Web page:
The EU originally envisaged to conclude a free trade agreement with the entire Association of Southeast Asian Nations (hereinafter, ASEAN), of which Singapore is a member. As implementation of this idea proved difficult, primarily for political reasons, the European Commission (hereinafter, Commission) proposed negotiating bilateral free trade agreements with individual ASEAN countries, starting with Singapore. Negotiations were already concluded in September 2013, for most parts of the agreement, and in October 2014 for the investment protection chapter. After the final text of the agreement was initialled by the EU and Singapore in May 2015, a disagreement arose between the Commission and delegations from EU Member States over whether the EUSFTA deals with areas that do not fall within the competence of the EU and should, therefore, be signed and concluded as a ‘mixed’ agreement (on the notion of ‘mixed’ agreements, see Trade Perspectives, Issue No. 13 of 1 July 2016). The Commission referred the matter to the CJEU for an advisory opinion. The Commission’s request consisted of two parts. Firstly, the Commission asked whether the EU is competent to sign and conclude the EUSFTA alone. Secondly, it asked which provisions of the EUSFTA fall within the exclusive competence of the EU, which are shared competences between the EU and EU Member States, and which are exclusive competences of EU Member States.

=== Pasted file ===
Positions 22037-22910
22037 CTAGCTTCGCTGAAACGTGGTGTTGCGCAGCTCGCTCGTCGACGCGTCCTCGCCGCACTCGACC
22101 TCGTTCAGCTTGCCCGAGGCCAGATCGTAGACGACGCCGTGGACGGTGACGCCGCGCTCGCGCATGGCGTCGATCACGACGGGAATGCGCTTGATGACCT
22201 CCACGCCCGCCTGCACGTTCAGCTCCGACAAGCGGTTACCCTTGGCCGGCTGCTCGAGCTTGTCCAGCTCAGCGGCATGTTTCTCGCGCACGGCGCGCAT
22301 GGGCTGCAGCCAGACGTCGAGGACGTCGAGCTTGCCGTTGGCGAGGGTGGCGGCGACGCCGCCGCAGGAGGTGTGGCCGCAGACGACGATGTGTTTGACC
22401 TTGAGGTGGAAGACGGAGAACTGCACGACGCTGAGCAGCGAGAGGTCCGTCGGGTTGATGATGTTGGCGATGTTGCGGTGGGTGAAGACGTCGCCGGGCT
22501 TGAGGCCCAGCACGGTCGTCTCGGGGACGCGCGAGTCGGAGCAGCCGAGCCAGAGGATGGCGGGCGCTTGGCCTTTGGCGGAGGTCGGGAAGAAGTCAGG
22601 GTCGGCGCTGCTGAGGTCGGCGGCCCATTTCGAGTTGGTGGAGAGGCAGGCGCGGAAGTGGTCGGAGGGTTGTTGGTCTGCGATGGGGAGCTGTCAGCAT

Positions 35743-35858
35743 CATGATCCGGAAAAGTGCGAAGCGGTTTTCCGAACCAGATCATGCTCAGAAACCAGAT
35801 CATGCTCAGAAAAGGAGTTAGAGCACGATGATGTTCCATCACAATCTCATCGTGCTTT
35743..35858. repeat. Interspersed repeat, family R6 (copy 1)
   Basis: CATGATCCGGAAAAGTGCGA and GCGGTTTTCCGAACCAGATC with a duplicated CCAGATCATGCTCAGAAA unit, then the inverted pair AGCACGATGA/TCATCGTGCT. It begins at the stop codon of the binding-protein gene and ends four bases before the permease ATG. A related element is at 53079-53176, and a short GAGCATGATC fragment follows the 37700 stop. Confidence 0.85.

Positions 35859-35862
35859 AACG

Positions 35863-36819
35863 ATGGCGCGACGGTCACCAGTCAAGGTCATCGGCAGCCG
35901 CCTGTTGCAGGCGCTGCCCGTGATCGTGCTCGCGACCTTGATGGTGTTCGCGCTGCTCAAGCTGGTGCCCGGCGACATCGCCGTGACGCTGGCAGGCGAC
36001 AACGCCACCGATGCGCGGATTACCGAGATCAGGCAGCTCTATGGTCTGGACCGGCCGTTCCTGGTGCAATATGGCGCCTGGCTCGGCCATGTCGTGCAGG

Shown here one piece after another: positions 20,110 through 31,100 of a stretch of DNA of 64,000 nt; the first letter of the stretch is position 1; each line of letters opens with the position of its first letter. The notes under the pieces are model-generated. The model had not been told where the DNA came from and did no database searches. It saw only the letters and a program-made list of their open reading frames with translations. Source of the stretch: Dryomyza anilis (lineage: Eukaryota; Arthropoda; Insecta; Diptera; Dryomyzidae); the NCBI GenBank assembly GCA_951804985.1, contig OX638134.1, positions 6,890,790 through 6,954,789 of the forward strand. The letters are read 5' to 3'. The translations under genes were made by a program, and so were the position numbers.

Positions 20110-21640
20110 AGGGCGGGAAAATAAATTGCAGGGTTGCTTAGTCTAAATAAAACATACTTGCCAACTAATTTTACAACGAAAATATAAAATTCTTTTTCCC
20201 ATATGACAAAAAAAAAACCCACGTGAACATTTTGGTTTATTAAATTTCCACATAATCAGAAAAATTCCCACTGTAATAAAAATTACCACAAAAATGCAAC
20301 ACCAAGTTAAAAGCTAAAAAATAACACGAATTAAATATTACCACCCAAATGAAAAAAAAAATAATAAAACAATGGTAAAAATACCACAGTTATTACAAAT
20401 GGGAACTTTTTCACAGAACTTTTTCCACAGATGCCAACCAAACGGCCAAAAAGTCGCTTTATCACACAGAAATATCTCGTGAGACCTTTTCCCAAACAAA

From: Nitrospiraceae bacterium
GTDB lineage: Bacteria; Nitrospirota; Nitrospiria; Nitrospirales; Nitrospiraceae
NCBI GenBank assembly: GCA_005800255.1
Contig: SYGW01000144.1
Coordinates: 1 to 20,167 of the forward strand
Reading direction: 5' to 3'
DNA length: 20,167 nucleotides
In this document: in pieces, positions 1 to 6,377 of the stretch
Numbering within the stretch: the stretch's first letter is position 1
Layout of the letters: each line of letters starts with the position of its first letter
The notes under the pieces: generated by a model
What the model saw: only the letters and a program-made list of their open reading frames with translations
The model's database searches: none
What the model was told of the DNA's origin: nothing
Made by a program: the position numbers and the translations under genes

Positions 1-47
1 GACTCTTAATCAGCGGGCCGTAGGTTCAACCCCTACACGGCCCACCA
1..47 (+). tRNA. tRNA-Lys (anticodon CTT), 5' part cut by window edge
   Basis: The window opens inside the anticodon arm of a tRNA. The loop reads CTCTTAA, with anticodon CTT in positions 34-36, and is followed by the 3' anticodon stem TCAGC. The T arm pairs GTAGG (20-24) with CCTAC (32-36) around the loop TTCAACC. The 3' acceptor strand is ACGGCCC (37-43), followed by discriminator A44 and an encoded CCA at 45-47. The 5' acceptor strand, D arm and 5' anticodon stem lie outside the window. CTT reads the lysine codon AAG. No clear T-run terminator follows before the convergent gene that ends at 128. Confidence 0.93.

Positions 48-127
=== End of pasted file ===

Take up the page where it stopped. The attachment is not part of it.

On 21 December 2016, one of the Advocate Generals of the CJEU (hereinafter, AG), Eleanor Sharpston, delivered her opinion. She determined that the EUSFTA can only be concluded by the EU and the EU Member States acting jointly. However, the AG determined a much larger number of areas to be of shared competence between the EU and its Member States (see Trade Perspectives, Issue No. 1 of 13 January 2017). More specifically, the AG had determined that the areas of transport services, investments other than foreign-direct investment, government procurement of transport services, non-commercial aspects of intellectual property rights and, with respect to the Chapter on Trade and Sustainable Development, the aspects related to labour protection standards and environmental protection standards, would fall under the shared competence of the EU and its Member States. Additionally, the AG noted that the termination of existing bilateral investment treaties, between Singapore and certain EU Member States, would fall under the exclusive competence of EU Member States.